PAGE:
Continuing on the how not to make wine theme, there is a point beyond which there is no return: the harvesting. The skies threatened rain on September 16, and so it was with heavy heart that I accepted Fernando’s offer of a wine press in order to get the job done. I tossed and turned in the night at the prospect of heavy work and rose at 6am, four hours before there is much wasp activity.
I put on the protective clothing suitable for cleaning up after murders or hunting stolen anthrax, and was hot, even at 7am. I wore Jungle Formula, had a can of wasp spray under my belt. Clippers, sacks, and a wheelbarrow were assembled at the edge of the vine jungle and with grim determination I dropped to a crawl and set off down the first row.
It turns out most of the wasps had gone (where, I do not know) although a few were hiding inside the bunches. Over a period of about five hours I picked 10 large sacks of grapes. Some of the grapes were huge – press your thumb and forefinger together and a grape would not fit through the gap. I ate several kilos and began to feel a little bilious.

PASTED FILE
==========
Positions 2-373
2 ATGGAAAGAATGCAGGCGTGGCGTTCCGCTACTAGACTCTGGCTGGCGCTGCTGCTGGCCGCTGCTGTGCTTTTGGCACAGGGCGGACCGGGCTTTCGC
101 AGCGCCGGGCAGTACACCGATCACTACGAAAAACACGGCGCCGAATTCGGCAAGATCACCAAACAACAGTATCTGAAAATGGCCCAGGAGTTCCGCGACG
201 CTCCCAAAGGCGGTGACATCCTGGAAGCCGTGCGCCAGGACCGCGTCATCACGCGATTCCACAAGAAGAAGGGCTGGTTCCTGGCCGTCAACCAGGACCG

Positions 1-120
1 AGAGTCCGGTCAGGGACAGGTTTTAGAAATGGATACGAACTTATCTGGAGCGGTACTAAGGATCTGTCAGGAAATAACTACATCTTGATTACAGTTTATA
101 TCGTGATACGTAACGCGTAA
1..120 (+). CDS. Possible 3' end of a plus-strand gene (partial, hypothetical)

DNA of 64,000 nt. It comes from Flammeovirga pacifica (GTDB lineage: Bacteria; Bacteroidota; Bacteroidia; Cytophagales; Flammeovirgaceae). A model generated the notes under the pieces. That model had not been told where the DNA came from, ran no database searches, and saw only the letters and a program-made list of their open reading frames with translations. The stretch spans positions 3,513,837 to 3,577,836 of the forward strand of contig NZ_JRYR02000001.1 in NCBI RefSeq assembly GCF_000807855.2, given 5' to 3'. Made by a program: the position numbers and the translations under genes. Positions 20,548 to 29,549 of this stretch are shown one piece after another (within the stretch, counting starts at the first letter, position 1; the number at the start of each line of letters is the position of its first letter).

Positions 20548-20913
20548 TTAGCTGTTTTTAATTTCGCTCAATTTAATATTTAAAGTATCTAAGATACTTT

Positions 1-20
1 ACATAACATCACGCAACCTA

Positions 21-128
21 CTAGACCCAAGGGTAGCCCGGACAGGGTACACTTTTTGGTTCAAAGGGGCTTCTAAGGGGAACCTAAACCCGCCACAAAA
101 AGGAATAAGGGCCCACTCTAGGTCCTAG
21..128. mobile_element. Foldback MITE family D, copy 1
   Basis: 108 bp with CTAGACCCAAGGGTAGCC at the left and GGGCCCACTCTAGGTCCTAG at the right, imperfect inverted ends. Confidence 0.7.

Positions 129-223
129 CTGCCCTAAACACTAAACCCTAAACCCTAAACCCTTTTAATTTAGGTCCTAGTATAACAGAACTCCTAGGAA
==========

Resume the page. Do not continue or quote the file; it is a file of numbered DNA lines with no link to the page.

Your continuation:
After growing weary of harvesting, a rest was called for. But the grapes now needed to be pressed. The horseback chimney sweep commander said I should have spread the grapes out in the sun and left them for three days to dry and sweeten before pressing them. However, a few weeks ago I was mesmerised at the farm one balmy night by the sight of country rats trotting briskly back and forth between the vineyard and the outhouse behind my oblivious dinner guests. I didn’t think it would take these rats long to discover where the grapes had gone. So the only thing to do was to press on. Pun intended.